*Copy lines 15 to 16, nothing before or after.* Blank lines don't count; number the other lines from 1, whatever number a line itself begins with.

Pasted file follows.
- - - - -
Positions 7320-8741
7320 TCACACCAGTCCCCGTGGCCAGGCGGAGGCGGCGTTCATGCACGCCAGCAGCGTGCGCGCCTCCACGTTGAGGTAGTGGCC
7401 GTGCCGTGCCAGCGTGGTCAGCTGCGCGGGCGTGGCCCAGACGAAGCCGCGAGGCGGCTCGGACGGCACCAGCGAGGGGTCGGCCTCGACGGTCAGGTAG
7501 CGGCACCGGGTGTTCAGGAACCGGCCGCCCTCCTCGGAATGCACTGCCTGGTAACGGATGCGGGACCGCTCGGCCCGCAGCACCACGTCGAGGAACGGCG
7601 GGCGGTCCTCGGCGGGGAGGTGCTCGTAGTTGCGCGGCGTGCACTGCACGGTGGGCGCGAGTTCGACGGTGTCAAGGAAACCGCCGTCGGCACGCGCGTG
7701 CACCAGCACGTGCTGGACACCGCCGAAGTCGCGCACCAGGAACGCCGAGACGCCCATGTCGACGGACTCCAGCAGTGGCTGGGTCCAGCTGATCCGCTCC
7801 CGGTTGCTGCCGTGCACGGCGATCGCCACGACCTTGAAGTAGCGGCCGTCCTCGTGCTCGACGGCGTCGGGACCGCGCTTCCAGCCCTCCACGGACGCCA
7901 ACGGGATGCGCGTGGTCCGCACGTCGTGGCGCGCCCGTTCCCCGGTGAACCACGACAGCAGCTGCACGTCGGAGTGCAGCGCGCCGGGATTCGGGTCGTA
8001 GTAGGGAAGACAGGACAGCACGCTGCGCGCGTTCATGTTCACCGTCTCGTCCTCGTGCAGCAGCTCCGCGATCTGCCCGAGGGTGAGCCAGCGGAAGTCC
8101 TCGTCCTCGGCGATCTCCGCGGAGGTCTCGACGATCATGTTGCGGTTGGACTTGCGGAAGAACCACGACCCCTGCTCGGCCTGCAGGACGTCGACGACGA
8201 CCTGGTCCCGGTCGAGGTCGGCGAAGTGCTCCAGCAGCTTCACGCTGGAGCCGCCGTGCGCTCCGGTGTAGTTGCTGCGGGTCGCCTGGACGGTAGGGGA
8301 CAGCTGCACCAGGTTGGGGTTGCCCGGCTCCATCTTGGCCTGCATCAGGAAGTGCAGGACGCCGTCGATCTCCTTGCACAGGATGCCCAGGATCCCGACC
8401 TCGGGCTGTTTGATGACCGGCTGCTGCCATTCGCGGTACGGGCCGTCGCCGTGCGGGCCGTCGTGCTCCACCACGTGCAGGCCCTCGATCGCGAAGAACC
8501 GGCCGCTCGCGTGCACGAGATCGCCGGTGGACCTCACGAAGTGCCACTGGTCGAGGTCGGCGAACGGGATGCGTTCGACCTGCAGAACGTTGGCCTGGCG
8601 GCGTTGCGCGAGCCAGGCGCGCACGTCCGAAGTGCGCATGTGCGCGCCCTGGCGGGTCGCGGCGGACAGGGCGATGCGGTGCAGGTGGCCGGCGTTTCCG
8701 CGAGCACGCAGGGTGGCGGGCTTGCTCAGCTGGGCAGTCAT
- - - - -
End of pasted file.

8601 GCGTTGCGCGAGCCAGGCGCGCACGTCCGAAGTGCGCATGTGCGCGCCCTGGCGGGTCGCGGCGGACAGGGCGATGCGGTGCAGGTGGCCGGCGTTTCCG
8701 CGAGCACGCAGGGTGGCGGGCTTGCTCAGCTGGGCAGTCAT